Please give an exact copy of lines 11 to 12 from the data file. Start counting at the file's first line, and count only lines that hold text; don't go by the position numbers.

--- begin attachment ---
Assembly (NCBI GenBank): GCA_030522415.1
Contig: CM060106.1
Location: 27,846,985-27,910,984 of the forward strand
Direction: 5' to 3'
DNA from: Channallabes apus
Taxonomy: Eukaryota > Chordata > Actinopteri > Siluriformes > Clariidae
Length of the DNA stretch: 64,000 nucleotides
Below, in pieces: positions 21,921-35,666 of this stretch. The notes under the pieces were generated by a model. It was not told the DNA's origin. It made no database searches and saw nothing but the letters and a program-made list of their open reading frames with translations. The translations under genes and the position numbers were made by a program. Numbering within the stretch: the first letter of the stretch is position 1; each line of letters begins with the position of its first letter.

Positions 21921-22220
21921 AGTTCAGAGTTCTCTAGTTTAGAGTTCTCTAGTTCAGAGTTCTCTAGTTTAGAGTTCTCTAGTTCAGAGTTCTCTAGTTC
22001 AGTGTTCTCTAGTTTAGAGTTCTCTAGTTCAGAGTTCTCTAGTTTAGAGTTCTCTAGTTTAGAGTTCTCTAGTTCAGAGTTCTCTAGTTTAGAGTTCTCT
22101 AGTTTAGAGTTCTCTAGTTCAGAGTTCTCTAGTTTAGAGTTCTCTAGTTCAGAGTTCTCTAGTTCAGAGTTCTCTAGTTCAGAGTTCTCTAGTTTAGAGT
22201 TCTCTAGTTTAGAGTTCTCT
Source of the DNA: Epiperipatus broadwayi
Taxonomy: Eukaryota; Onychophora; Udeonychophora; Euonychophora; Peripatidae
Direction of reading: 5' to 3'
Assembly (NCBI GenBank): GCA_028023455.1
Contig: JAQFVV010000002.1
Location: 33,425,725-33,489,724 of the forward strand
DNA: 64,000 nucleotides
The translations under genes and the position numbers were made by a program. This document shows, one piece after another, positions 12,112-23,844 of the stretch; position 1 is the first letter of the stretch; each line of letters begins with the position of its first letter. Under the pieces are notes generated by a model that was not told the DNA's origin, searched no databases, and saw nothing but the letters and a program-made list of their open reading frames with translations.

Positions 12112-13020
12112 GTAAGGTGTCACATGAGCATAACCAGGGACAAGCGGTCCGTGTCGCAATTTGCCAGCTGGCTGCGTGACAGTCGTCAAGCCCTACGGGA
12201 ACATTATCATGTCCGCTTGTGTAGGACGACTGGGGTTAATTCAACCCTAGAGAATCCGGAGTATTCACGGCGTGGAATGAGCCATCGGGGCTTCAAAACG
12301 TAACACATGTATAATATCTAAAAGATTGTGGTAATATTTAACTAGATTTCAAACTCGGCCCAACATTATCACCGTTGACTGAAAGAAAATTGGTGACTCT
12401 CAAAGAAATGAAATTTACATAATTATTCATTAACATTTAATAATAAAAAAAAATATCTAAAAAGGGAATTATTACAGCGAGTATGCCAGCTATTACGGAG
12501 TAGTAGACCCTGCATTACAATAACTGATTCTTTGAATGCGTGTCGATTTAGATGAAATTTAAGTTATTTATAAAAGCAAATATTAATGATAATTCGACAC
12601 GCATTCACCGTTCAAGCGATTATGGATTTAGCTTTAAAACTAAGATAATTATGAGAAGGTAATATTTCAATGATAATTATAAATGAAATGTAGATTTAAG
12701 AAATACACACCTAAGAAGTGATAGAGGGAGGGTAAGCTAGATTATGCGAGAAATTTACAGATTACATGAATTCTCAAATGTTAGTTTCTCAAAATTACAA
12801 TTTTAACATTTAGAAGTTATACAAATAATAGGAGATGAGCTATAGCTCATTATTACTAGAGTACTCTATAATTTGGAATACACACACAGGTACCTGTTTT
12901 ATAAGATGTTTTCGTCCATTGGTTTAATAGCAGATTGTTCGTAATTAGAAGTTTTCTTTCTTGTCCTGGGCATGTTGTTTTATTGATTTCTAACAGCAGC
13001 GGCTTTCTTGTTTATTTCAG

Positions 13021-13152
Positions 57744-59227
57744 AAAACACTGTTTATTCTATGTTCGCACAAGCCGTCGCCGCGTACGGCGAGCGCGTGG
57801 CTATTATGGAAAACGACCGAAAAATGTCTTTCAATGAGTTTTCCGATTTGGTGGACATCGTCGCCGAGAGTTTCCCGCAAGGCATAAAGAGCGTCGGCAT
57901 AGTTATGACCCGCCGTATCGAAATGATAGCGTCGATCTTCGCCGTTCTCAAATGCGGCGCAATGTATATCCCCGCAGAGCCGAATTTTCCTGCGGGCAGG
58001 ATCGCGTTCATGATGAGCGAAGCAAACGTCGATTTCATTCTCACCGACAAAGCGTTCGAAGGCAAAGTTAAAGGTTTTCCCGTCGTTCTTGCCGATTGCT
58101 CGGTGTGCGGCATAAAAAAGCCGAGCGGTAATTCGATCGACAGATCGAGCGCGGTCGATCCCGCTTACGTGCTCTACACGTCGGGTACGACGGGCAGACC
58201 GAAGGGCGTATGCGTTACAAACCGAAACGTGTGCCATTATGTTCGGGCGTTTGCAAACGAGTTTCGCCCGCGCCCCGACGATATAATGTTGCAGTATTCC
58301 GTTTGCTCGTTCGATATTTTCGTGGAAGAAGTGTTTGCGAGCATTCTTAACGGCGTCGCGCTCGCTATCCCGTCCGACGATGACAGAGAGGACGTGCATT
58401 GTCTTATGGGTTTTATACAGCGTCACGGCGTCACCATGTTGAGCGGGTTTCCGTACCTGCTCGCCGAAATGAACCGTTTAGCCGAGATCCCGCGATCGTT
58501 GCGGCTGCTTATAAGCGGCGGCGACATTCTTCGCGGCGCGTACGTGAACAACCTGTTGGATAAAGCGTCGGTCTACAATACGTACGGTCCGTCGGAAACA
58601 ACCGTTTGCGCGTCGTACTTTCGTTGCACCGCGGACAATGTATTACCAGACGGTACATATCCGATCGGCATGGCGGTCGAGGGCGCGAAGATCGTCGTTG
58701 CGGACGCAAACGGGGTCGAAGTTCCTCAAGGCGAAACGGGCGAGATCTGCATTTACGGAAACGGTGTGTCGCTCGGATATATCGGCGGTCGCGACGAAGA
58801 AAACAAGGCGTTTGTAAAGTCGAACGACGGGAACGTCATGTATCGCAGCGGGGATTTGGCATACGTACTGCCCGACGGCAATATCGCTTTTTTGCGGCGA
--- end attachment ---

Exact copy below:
22001 AGTGTTCTCTAGTTTAGAGTTCTCTAGTTCAGAGTTCTCTAGTTTAGAGTTCTCTAGTTTAGAGTTCTCTAGTTCAGAGTTCTCTAGTTTAGAGTTCTCT
22101 AGTTTAGAGTTCTCTAGTTCAGAGTTCTCTAGTTTAGAGTTCTCTAGTTCAGAGTTCTCTAGTTCAGAGTTCTCTAGTTCAGAGTTCTCTAGTTTAGAGT